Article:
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What if all the crushes you ever had found out how you felt about them… all at once?
Sixteen-year-old Lara Jean Song keeps her love letters in a hatbox her mother gave her. They aren’t love letters that anyone else wrote for her; these are ones she’s written. One for every boy she’s ever loved—five in all. When she writes, she pours out her heart and soul and says all the things she would never say in real life, because her letters are for her eyes only. Until the day her secret letters are mailed, and suddenly, Lara Jean’s love life goes from imaginary to out of control.
Unpopular opinion time! I disliked this book. Not a big fan of this book at all. I’ve read books by Jenny Han before, and that was a while ago, I just don’t think I’m a big fan of her writing anymore. I feel like my critical reading has gotten a little better over the last year when it’s come to reading books. I’m pretty sure if I read this book when it came out, I might have loved it.
To All The Boys I’ve Loved Before follows Lara Jean, a girl who has written five love letters to boys she’s once loved. Somehow, her private letters get sent to the boys. She’s faced with how she’s supposed to handle this situation that only she, and now the boys, know about.
She enters in a fake relationship with Peter, one of the lucky boys that she once loved. And could she honestly call it love though? It seems like it more of a crush. I think the word “love” is used in this book and I feel like none of the characters know what love is. Especially, Lara Jean. But anywho, in this fake relationship, their plan is to make Peter’s ex jealous and to make Josh (which is her sister’s ex boyfriend and one of the boys who received the letters) jealous also.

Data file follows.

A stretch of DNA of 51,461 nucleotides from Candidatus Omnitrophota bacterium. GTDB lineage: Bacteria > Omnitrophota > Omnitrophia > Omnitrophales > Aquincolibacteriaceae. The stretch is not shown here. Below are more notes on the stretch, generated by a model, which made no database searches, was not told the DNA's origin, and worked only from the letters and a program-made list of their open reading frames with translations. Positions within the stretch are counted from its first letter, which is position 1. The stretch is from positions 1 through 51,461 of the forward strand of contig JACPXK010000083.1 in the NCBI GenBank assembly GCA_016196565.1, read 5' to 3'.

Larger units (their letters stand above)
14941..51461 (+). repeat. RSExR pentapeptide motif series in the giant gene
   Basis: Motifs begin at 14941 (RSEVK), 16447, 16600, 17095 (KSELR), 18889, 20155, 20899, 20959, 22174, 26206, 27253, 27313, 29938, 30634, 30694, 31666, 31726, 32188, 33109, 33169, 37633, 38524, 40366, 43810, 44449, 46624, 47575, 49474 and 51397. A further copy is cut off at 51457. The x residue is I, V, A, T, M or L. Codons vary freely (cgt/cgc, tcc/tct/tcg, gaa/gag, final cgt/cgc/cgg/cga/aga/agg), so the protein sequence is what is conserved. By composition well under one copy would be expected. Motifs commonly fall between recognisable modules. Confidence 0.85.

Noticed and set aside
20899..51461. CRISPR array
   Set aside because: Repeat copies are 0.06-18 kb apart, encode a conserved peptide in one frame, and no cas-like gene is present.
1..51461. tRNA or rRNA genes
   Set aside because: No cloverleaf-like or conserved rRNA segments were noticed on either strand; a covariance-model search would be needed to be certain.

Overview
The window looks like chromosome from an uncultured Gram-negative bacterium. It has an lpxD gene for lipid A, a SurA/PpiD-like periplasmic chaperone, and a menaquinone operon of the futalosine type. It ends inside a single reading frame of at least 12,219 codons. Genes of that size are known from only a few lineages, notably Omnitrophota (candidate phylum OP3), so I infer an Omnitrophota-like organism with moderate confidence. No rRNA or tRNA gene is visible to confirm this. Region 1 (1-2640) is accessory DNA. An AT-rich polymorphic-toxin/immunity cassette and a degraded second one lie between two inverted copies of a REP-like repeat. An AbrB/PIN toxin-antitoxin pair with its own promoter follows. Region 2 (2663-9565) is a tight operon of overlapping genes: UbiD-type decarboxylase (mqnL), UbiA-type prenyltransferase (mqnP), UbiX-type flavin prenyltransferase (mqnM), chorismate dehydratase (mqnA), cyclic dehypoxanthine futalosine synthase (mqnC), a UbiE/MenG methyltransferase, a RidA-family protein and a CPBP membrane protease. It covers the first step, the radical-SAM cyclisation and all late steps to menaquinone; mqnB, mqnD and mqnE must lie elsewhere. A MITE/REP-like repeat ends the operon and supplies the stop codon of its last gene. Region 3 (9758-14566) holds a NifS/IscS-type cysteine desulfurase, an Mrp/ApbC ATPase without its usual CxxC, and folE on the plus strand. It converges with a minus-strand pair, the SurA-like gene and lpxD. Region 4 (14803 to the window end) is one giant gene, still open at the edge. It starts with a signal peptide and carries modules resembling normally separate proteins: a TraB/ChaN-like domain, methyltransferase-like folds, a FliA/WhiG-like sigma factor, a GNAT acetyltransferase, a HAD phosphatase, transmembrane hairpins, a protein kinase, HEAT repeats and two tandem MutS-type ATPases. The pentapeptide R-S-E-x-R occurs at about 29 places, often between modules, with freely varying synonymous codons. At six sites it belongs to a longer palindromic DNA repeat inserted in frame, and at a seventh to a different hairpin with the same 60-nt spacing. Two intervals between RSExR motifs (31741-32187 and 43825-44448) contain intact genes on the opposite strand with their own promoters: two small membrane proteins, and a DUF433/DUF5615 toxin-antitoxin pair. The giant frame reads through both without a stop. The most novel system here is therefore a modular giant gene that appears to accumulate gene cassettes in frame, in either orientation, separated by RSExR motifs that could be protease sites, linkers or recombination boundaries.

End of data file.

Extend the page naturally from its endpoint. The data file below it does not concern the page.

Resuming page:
Personally, I thought that entire idea was super childish. Let us fake date to make other people we care about jealous. I really hated this fake relationship through the entire book. I wasn’t comfortable with it. I got really annoyed with it when Lara Jean’s feelings for Peter started back up and she was doing everything she could to make him angry. Lara Jean has no idea how a relationship works and so Peter should have just left her annoying self, even though it was “fake”.
The only aspect I liked about this book was the family relationship. I love that Lara Jean and her sisters are really close. Their mother passed away so Margot, the eldest, basically took the roll as mother. When she moves to Scotland for college, their relationship kind of dwindles. Naturally. As she’s gone, Lara Jean is supposed to step up. She does a crappy job at it. Like, she can’t even drive. She was way too reliant on her sister to do everything. Her younger sister, Kitty, was smarter than her. Anyway, I loved how close they all were in the beginning. This book shows you how siblings are. Like when you’re mad, you tell your parents what the other sibling is doing out of spite.
The ending was absolute garbage. I understand it’s left like that so you’ll pick up the next book. (Which I may not pick up for a while.) I just really feel like there’s going to be an even bigger love triangle than there already is. I just don’t know if I can handle it. This book made me a bit cringy with the “love” aspects. Lara Jean, why are you still pining over your sister’s ex boyfriend? That should be 100% off limits to you girl.
I also feel like Jenny wrote Lara Jean as twelve-year-old. Like, she’s such a naive girl and she seems a bit lost. She talks very childish. I wish she was written as a mature girl. Instead of this girl who can’t seem to grow up.
I wanted to like this book so much. There is so much hype surrounding this series. I still do plan on watching the movie when it comes out. Just to see if it’s as cringy as this book is. Look forward to that review in the future.